By John Burlingham
Heading up the western coast of Michigan, my wife, Kathy, and I had an idea about what we wanted to explore but were delighted with the little surprises awaiting us—like the quaint town of Saugatuck. It seems this little gem has more charming bed & breakfasts per capita than any village, town or city on the planet. The Park House, at more than 156 years old, is the wonderful inn where we stayed. It was originally built by the Peterson Mill’s owners as a private residence to house mill workers. Peterson Mill (see photo), right next door to us, is likely the most photographed place in the region.
Dinner out at Checkrz, an English-style restaurant and pub downtown, was well worth the trip, as was a late afternoon of beer sampling and conversation at Saugatuck Brewing Company south of town. We got lots of advice from our server, Katy, on things to see in advance of our trip up to Traverse City.
It was difficult to leave our wonderful Park House hosts, Toni and Melissa, who met after Melissa’s husband, Rich, was hired out by Toni for some carpentry work at the inn. We made our way to Traverse City, a fun bustling city at the southern end of Grand Traverse Bay. There’s no lack of places to stay here, either, and our base of operations was Pointes North Beachfront Resort on the east side of town. A short car ride or a pleasant bike ride on the city’s TART (Traverse Area Recreation Trails) brings you to the center of town, where we found an old-time downtown of shops and restaurants.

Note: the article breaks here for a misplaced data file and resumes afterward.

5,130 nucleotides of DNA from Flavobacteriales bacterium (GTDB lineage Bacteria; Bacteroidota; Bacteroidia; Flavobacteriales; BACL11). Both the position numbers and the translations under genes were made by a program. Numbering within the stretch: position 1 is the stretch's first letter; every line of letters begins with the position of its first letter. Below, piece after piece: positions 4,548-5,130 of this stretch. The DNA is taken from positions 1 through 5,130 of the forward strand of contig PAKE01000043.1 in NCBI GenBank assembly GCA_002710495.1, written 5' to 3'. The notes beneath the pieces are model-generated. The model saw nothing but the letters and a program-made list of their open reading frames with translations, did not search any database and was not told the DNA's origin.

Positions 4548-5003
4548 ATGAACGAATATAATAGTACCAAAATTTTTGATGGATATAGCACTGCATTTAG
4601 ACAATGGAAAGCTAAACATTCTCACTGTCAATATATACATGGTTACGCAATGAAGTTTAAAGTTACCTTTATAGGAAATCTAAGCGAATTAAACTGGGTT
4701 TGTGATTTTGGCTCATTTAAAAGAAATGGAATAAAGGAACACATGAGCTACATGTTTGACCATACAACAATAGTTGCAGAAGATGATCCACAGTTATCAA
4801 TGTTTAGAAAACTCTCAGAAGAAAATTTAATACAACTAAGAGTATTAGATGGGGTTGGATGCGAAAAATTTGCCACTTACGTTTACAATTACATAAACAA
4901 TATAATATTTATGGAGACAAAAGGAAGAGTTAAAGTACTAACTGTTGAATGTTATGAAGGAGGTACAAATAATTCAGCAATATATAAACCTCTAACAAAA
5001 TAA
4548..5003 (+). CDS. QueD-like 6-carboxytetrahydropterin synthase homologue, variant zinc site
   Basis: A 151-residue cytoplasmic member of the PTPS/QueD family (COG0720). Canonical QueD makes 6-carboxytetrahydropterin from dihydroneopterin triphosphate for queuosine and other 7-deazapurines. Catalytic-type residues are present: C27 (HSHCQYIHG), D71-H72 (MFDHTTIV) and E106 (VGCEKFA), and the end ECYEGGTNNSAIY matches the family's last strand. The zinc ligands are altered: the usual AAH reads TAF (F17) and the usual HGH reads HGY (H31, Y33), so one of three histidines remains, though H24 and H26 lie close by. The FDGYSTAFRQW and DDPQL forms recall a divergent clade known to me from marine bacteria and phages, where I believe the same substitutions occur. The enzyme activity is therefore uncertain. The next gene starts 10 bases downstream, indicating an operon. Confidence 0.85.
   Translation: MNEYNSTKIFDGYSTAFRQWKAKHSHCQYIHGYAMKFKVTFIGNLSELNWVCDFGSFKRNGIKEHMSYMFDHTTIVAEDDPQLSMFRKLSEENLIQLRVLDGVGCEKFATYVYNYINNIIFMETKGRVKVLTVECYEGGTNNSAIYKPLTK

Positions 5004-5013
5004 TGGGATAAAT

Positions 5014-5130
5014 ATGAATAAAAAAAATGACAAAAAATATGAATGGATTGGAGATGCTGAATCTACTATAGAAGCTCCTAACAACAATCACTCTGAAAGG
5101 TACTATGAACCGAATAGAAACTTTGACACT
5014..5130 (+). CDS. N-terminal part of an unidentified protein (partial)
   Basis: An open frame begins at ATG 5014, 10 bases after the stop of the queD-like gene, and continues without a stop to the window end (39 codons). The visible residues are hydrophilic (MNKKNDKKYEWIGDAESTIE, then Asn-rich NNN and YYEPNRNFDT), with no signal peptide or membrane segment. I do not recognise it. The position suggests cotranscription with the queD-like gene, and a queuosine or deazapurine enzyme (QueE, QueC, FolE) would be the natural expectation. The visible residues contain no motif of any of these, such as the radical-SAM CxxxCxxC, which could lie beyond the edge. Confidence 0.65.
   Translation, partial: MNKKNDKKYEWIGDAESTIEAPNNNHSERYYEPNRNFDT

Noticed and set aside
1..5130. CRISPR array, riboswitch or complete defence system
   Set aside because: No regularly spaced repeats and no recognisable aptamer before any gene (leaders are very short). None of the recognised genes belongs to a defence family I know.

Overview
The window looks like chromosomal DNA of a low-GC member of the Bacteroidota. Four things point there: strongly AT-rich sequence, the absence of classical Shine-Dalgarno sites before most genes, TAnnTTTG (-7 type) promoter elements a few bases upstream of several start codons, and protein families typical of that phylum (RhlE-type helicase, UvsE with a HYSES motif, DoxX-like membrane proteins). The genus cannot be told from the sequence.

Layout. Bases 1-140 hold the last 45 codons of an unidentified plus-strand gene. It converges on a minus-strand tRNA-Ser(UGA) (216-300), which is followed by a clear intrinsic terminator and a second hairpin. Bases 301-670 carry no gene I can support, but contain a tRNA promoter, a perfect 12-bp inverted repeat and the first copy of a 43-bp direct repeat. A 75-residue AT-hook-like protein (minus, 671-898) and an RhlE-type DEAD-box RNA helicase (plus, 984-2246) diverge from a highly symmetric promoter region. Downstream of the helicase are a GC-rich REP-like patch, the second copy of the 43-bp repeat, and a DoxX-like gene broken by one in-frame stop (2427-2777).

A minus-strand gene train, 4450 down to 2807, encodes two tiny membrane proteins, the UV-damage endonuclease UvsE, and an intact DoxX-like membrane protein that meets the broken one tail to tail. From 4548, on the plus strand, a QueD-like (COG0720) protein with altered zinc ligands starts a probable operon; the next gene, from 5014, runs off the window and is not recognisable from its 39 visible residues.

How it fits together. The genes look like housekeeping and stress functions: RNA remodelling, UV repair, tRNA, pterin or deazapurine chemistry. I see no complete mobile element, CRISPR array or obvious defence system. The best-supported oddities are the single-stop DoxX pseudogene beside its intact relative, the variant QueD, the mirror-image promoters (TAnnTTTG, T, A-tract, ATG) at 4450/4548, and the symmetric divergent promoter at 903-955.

One of our favorite stops for great burgers and ales was North Peak Brewing Company, which had an inviting modern/vintage space in an old brick building at West Front Street and Hall Street. Make sure you stop at Tom’s Food Market on Highway 31-72 to take advantage of great prices on the most delightful cherry treats you’ll find anywhere (we lean toward the dark chocolate-covered cherries, and the dried cherries are superb on salads and in desserts).
Two peninsulas poke out into the bay from Traverse City. If you like to sample wine, or you just want to get great views of the bay, head out to the wineries on Old Mission Peninsula north of town. We began our peninsula exploration on Old Mission’s west coast by fueling up at the Jolly Pumpkin, built in a former inn with lots of nooks and crannies. A wide variety of choices included artisan pizzas, steak and ribs from the wood-fired grill, and lots of sandwiches (we washed our food down with North Peak Brewing’s silky-smooth Siren Amber Ale).
On our tour of some but not all eight wineries on Old Mission Peninsula, we were most impressed with the 2007 Signature Red from Brys Estate, which approached the quality of California’s finer reds. Of course, everyone will have their own tastes, so make sure to take part in tastings, some of which were free for the first three to five samples. At Chateau Chantal, we enjoyed pleasant wine and gorgeous views of the vine-covered hills sloping down to the bay.
The much larger Leelanau Peninsula is dotted with 25 wineries, including Gill’s Pier with a very pleasant collection of reds. At Silver Leaf, we got a cheery greeting from a black Labrador puppy and a friendly chat with the owner, who happened to be a fellow Wisconsin native.
The rest of our trip was spent exploring the amazing topography at Sleeping Bear Dunes National Lakeshore, about a 35-minute ride from Traverse City, and the enjoyable bike trail heading north up Leelanau Peninsula. There are also beautiful beaches, lighthouses and golf courses to explore among the many pleasant diversions in this surprising city by the bay.